Ruling on contributions could prove damaging
Some justices on the Supreme Court have cast an ongoing campaign contribution case as an attack on free speech.
The case – McCutcheon v. FEC – could be the country’s most consequential campaign finance decision, at least in the last few years. Laws passed during the Watergate era capped contributions to candidates during a two-year election cycle at $48,600. Contributions to political parties and committees were capped at $74,600. Through their upcoming decision, the Supreme Court could scrap those limits That would be unwise.
By keeping those campaign finance limits, it ensures needed reforms are kept in place. While no voter should be barred from voicing support for a particularly candidate, the adage “money talks” certainly comes to mind concerning campaign contributions. Whether it’s labor unions and Hollywood elites on the left or big corporations on the right, campaign cash is funneled to candidates so extensively that the average person’s donations easily become dwarfed.
The soccer mom donating to her state’s senator or the construction worker writing a check to his House rep certainly doesn’t carry the influence of a mega-donor who can contribute hundreds of thousands or even millions of dollars.
What’s not at stake in the court’s ruling is the base limit for contributions to candidates – $2,600 for both primary and general elections.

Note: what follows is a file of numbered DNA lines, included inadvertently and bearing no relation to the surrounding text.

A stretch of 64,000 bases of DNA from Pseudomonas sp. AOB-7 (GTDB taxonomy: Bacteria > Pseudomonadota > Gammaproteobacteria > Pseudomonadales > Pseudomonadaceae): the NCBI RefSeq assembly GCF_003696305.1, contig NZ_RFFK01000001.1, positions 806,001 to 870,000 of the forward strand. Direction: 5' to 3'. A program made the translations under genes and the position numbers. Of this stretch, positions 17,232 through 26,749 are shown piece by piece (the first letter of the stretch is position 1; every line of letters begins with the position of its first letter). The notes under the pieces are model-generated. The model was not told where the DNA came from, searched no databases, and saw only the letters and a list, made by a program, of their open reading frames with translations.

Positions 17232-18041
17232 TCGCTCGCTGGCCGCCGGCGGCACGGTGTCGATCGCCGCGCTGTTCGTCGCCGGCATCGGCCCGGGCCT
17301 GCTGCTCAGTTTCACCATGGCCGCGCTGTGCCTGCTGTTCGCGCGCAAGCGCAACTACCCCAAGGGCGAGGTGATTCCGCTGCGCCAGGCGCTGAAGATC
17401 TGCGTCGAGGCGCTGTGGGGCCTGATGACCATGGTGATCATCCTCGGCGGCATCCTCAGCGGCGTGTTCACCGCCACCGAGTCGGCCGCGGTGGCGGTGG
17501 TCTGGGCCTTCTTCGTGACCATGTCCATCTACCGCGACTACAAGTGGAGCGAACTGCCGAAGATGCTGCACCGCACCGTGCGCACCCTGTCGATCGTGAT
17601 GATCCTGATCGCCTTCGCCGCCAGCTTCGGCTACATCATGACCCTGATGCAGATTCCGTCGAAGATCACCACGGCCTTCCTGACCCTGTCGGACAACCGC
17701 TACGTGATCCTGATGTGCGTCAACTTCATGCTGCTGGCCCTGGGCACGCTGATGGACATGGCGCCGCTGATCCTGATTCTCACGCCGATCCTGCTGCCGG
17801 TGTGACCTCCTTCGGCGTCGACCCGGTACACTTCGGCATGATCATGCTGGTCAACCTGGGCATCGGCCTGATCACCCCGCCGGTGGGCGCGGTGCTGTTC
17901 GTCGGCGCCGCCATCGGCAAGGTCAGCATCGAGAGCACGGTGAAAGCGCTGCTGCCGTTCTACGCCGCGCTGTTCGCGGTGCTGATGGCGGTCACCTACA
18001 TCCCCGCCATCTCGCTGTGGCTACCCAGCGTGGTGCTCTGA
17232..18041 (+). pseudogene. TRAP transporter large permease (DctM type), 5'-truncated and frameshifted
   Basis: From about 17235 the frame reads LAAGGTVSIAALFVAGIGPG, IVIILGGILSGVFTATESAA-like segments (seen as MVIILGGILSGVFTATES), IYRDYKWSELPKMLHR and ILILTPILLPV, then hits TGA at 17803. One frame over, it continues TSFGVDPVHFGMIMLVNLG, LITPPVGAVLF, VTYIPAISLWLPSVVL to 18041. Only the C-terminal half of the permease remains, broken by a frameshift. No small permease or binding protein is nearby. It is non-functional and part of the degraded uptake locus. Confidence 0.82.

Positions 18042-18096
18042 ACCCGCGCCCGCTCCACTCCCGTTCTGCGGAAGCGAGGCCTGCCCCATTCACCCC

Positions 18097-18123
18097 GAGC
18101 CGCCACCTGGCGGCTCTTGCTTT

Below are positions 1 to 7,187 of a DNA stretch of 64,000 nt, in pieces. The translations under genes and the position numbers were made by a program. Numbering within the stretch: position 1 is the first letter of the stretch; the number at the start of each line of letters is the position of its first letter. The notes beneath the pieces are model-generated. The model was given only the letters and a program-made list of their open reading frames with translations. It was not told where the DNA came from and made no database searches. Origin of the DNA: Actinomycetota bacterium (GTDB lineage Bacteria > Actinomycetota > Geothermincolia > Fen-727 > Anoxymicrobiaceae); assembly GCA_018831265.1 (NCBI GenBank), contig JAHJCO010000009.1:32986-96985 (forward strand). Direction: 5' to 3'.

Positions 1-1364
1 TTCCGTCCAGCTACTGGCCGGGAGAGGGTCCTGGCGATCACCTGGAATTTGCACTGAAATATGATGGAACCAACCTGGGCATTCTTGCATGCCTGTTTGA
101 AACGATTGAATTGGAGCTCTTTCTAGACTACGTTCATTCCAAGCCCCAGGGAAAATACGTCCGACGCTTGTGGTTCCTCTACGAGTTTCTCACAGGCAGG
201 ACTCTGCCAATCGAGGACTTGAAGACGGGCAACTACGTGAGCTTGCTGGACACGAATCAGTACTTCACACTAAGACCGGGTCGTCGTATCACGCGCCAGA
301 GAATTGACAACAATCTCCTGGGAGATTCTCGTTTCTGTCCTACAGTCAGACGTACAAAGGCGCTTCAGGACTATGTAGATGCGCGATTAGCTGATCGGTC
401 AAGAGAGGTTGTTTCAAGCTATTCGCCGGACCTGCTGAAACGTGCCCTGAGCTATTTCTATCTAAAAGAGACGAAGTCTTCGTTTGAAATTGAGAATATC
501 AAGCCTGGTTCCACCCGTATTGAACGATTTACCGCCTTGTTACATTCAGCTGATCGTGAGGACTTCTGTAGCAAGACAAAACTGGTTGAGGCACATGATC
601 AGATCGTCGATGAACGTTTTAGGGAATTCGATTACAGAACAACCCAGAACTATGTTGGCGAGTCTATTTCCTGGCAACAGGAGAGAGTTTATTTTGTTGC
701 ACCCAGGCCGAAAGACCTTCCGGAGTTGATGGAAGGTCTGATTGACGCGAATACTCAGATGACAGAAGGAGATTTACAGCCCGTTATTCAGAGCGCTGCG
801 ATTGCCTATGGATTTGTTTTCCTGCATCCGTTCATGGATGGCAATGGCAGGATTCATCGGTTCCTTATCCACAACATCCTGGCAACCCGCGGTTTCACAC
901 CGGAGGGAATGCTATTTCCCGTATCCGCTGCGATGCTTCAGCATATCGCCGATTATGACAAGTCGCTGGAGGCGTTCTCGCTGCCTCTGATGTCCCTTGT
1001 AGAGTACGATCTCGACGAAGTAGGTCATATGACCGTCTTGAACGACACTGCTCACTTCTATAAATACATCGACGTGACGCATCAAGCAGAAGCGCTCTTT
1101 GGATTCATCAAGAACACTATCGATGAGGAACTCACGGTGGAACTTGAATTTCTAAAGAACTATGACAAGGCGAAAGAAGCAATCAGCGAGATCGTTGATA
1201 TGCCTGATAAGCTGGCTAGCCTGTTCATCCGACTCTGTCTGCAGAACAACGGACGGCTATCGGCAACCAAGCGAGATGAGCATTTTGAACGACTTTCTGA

But if the aggregate caps are removed, the next challenge could easily be to pull the plug the $2,600 campaign restrictions to individual candidates. Donors can already contribute endless sums to groups known as super PACS, organizations that can engage in political activities, but cannot award money directly to candidates.
Contributions aren’t like putting up a campaign sign in someone’s yard. Donations can go toward cross-country flights, hours of TV exposure, and ads splattered across newspapers and the web. Campaign finance reform has made small steps along the way, garnering bipartisan support, particularly through legislation engineered by Republican Senator John McCain and former Democratic Senator Russ Feingold.
However, the court’s decision could open the flood gates, truly creating an electoral mess for our country.